The crew of the space shuttle Atlantis took this picture of the International Space Station after leaving it in July 2011. Atlantis was the last shuttle to visit the station, which was first launched in 1998 and built by a partnership of 16 nations.
The crew of the space shuttle Endeavour initiates the station’s first assembly sequence in 1998. The International Space Station includes several large modules, each launched separately and connected in space by astronauts.
The Zarya control module, on the left with the solar panels, floats above Earth with its newly attached Unity module after the first assembly sequence in December 1998.
The first crew of the International Space Station, seen on board in December 2000. From the left are cosmonaut Yuri P. Gidzenko, astronaut William M. Shepherd and cosmonaut Sergei K. Krikalev.
The Endeavour crew installs the first set of U.S. solar arrays on the station in 2000.
In March 2001, a space shuttle delivered the station’s second crew and brought the first one home. It also brought Leonardo, the station’s first Multi-Purpose Logistics Module, to the station. Leonardo carried supplies and equipment.
In September 2006, the space shuttle Atlantis docked with the space station, delivering solar wings and a new truss.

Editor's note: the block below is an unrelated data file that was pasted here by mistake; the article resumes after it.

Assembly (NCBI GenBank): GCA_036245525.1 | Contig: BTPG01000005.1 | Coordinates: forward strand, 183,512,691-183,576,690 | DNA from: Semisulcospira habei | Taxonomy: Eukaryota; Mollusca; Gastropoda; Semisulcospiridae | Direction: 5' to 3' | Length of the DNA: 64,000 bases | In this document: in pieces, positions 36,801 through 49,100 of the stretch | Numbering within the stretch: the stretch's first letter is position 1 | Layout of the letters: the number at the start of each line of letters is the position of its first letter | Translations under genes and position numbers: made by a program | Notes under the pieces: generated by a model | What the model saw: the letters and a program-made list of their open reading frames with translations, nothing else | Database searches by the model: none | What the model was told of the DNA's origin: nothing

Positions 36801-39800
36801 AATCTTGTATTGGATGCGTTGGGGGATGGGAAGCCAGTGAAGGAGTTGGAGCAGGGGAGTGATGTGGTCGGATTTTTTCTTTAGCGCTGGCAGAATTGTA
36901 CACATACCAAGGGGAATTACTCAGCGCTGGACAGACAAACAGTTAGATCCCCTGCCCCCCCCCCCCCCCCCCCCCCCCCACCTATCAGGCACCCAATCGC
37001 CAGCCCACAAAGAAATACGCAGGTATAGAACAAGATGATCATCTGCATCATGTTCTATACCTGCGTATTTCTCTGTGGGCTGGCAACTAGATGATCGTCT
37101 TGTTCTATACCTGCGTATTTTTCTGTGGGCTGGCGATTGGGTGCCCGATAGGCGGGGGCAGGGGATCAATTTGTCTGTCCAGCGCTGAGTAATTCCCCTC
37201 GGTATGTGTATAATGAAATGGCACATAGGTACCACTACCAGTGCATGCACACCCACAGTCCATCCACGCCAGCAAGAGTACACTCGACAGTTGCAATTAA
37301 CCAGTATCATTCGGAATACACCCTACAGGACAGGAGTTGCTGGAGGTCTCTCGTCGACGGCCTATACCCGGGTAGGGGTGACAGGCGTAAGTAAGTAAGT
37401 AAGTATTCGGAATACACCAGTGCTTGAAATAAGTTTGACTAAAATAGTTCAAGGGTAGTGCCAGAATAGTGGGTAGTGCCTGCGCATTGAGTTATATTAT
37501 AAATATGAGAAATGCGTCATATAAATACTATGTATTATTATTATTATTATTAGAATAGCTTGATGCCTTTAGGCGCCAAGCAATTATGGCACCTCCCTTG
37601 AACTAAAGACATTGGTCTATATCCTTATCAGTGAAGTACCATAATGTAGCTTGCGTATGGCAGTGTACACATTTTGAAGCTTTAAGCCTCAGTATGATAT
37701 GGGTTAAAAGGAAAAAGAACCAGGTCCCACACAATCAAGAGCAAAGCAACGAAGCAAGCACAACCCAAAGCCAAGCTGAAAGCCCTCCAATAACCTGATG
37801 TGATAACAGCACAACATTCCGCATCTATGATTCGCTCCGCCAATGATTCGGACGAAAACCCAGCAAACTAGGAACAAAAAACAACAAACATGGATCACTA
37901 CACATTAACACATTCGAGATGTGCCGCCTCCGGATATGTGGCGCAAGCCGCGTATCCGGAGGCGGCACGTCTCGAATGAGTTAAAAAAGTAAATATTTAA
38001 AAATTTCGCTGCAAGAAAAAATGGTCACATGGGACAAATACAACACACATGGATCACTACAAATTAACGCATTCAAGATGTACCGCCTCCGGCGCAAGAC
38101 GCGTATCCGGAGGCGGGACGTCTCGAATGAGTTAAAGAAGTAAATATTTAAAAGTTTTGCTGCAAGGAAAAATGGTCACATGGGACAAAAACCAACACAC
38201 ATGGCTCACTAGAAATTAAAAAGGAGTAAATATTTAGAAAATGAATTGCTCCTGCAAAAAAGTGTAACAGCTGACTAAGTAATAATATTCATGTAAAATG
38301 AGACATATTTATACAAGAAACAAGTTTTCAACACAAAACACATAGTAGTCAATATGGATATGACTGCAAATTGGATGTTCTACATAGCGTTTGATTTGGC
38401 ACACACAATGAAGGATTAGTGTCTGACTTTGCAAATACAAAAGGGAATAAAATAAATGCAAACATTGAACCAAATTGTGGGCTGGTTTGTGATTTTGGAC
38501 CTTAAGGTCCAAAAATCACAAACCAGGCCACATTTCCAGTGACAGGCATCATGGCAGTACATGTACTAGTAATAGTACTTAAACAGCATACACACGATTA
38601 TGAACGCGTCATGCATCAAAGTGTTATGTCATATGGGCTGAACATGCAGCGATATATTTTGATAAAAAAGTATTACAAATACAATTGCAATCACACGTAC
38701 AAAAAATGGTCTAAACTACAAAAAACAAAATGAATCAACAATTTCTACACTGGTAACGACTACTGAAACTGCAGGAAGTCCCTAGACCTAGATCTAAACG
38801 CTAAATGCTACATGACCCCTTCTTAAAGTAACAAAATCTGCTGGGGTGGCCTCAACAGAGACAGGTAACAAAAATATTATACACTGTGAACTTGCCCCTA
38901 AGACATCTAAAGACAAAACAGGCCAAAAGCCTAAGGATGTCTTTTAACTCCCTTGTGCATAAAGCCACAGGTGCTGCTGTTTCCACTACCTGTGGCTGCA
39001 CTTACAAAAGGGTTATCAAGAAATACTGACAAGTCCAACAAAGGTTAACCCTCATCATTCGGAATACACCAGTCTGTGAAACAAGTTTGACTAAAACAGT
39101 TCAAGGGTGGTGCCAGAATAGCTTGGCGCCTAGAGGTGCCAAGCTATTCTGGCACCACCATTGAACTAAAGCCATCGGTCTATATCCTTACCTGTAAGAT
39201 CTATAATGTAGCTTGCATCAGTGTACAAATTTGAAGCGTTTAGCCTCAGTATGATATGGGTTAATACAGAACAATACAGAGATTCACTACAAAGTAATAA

The space shuttle Discovery leaves the space station in March 2008 after its crew successfully delivered and installed the Japanese-built Kibo lab.
The unmanned SpaceX Dragon spacecraft connects to the space station in May 2012. It was the first private spacecraft to successfully reach an orbiting space station.
An unmanned Russian cargo craft disconnects from the space station in April 2013. The station relies heavily on ships to bring up supplies.
Commander Koichi Wakata of the Japan Aerospace Exploration Agency peers out of the space station’s Cupola observatory on April 27. The Cupola is a dome-shaped module that allows station crew members to observe and guide activities outside the station.
A Russian Soyuz spacecraft is docked with the space station on May 5. Since the U.S. shuttle program ended in 2011, all crew members are ferried to and from the space station on Russian rockets.
A Soyuz spacecraft is seen on May 13 as it lands in Kazakhstan with Wakata and other members of the his Expedition 39 crew.